C:\Users\Danny\AppData\Roaming\Microsoft\Windows\Cookies\danny@ar.atwola[2].txt
C:\Users\Danny\AppData\Roaming\Microsoft\Windows\Cookies\danny@atdmt[2].txt
C:\Users\Danny\AppData\Roaming\Microsoft\Windows\Cookies\danny@atwola[1].txt
C:\Users\Danny\AppData\Roaming\Microsoft\Windows\Cookies\danny@cdn.atwola[1].txt
C:\Users\Danny\AppData\Roaming\Microsoft\Windows\Cookies\Low\danny@advertising[1].txt
C:\Users\Danny\AppData\Roaming\Microsoft\Windows\Cookies\Low\danny@atdmt[2].txt
C:\Users\Danny\AppData\Roaming\Microsoft\Windows\Cookies\Low\danny@bleeparoo[1].txt
C:\Users\Danny\AppData\Roaming\Microsoft\Windows\Cookies\Low\danny@www.bleeparoo[2].txt
C:\Users\Emily\AppData\Roaming\Microsoft\Windows\Cookies\emily@advertising[1].txt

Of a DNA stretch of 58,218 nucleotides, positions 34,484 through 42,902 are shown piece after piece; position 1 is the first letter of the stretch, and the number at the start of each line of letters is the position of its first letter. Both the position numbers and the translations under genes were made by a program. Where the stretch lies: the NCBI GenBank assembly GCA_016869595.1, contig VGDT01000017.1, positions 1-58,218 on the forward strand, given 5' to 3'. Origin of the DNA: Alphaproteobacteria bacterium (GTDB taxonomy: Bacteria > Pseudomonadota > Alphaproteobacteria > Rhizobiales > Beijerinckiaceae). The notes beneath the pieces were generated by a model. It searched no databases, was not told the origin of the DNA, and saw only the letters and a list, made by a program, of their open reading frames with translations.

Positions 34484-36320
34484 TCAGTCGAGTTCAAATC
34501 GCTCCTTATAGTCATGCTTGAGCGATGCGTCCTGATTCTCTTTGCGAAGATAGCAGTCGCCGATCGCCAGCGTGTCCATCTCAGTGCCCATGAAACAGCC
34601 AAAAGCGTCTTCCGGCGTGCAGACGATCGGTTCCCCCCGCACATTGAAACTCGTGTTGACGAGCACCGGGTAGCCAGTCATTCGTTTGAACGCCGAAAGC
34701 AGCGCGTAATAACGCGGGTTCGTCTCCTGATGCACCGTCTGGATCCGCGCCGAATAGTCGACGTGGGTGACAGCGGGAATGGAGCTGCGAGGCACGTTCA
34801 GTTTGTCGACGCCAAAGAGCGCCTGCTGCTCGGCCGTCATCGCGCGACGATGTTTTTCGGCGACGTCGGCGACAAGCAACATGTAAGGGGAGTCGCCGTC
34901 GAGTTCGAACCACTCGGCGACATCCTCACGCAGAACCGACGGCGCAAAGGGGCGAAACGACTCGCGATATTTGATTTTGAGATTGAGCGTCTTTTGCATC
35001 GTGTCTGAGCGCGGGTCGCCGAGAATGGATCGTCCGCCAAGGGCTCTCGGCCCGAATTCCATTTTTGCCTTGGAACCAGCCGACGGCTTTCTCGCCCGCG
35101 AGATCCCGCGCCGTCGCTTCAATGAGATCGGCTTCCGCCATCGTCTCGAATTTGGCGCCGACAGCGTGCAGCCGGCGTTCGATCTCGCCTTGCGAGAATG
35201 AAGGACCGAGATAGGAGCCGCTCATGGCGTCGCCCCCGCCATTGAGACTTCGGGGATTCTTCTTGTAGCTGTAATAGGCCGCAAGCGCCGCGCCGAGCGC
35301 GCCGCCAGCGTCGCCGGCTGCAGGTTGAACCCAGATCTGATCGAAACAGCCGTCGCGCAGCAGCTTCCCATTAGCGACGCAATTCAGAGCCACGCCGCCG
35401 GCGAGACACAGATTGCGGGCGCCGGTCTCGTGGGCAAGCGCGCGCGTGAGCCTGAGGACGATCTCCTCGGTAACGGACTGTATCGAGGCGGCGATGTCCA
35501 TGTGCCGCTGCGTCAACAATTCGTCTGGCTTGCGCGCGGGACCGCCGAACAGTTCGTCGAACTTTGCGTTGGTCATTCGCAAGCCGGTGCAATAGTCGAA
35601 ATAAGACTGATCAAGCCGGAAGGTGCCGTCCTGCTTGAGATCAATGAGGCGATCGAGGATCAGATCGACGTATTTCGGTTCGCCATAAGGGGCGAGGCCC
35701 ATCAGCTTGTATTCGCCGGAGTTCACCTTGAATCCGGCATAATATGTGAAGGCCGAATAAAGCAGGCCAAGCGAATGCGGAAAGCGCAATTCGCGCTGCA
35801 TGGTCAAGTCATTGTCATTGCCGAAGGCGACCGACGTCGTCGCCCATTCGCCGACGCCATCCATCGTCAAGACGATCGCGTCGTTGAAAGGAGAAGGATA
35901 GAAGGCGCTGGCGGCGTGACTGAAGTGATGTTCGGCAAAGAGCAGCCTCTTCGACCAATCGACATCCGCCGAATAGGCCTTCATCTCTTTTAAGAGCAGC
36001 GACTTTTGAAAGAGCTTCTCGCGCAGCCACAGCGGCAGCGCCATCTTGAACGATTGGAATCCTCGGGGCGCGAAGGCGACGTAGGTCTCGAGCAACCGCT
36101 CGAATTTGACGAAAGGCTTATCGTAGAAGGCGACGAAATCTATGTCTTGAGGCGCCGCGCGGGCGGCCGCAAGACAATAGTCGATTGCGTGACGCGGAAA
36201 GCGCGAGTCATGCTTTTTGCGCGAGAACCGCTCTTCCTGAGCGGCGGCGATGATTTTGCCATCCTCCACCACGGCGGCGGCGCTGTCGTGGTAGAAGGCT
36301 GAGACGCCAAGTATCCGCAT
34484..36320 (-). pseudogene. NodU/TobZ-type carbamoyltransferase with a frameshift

C:\Users\Emily\AppData\Roaming\Microsoft\Windows\Cookies\emily@ar.atwola[2].txt
C:\Users\Emily\AppData\Roaming\Microsoft\Windows\Cookies\emily@atdmt[2].txt
C:\Users\Emily\AppData\Roaming\Microsoft\Windows\Cookies\emily@atwola[1].txt
C:\Users\Emily\AppData\Roaming\Microsoft\Windows\Cookies\emily@cdn.atwola[2].txt
C:\Users\Emily\AppData\Roaming\Microsoft\Windows\Cookies\Low\emily@hornymatches[2].txt

#10 quietman7

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Posted 25 February 2008 - 08:27 AM